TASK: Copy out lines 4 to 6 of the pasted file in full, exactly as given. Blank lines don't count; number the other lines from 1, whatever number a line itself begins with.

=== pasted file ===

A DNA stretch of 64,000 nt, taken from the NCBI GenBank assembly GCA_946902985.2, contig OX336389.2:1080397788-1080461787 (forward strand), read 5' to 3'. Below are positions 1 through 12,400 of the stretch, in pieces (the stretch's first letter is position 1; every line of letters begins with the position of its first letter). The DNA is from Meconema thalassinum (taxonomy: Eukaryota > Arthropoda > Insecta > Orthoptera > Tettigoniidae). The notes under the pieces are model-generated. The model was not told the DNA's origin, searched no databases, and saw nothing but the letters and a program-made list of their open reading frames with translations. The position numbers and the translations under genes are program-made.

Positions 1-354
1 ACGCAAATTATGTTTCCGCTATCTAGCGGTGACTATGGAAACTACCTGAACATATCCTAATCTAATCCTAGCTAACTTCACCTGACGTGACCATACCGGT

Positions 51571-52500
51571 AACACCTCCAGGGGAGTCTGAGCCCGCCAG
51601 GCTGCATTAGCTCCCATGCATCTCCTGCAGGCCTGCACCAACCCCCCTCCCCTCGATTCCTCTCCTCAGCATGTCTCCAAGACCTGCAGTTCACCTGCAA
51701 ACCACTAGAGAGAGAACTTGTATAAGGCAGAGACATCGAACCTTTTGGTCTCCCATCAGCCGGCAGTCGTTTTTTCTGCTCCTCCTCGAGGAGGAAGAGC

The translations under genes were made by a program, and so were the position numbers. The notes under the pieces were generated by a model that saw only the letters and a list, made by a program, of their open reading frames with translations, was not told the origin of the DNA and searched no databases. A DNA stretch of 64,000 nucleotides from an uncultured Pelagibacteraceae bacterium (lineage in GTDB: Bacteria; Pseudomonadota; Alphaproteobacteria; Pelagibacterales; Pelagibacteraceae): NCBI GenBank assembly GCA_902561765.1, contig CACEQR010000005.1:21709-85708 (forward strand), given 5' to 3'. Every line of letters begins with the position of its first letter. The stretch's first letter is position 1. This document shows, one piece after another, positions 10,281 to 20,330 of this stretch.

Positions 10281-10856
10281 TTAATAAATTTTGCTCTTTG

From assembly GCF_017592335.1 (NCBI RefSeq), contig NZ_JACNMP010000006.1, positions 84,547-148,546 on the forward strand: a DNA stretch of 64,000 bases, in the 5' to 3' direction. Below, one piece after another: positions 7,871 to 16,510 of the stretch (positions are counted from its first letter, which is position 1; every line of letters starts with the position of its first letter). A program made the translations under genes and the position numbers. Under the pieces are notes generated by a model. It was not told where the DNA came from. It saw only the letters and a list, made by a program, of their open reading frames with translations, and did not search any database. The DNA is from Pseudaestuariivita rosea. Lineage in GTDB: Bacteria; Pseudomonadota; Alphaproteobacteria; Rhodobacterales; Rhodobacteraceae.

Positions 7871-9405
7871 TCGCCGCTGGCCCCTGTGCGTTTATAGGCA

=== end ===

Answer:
Positions 51571-52500
51571 AACACCTCCAGGGGAGTCTGAGCCCGCCAG
51601 GCTGCATTAGCTCCCATGCATCTCCTGCAGGCCTGCACCAACCCCCCTCCCCTCGATTCCTCTCCTCAGCATGTCTCCAAGACCTGCAGTTCACCTGCAA